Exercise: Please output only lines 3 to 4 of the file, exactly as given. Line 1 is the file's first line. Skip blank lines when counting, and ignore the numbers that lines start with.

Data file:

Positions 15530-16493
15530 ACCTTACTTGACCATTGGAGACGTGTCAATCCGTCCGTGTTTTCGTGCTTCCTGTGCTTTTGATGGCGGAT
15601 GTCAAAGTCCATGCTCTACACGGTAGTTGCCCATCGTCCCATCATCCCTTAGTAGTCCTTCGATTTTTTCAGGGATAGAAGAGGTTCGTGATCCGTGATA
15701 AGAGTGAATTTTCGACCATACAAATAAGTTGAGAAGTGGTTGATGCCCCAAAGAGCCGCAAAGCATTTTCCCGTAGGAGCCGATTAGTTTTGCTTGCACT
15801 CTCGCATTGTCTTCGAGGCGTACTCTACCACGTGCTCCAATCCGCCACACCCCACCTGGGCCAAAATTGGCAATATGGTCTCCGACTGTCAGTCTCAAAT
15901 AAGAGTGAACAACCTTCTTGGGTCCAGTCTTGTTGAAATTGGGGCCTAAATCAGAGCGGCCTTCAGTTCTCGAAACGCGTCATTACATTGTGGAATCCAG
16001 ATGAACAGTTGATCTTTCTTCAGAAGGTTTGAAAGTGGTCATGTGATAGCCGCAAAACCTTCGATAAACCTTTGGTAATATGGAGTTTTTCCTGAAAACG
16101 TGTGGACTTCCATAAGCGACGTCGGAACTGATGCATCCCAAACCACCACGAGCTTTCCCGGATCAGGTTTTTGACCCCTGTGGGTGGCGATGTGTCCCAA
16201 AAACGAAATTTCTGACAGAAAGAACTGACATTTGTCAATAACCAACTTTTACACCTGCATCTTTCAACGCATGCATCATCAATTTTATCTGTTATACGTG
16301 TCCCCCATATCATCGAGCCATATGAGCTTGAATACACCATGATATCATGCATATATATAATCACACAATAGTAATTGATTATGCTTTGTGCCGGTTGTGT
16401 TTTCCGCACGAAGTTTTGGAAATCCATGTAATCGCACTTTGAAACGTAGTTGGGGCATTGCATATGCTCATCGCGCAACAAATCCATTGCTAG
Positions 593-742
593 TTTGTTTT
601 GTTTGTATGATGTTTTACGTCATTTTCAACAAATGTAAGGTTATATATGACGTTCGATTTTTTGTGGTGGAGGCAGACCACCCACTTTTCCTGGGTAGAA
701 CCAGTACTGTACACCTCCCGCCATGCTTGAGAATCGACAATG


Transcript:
15601 GTCAAAGTCCATGCTCTACACGGTAGTTGCCCATCGTCCCATCATCCCTTAGTAGTCCTTCGATTTTTTCAGGGATAGAAGAGGTTCGTGATCCGTGATA
15701 AGAGTGAATTTTCGACCATACAAATAAGTTGAGAAGTGGTTGATGCCCCAAAGAGCCGCAAAGCATTTTCCCGTAGGAGCCGATTAGTTTTGCTTGCACT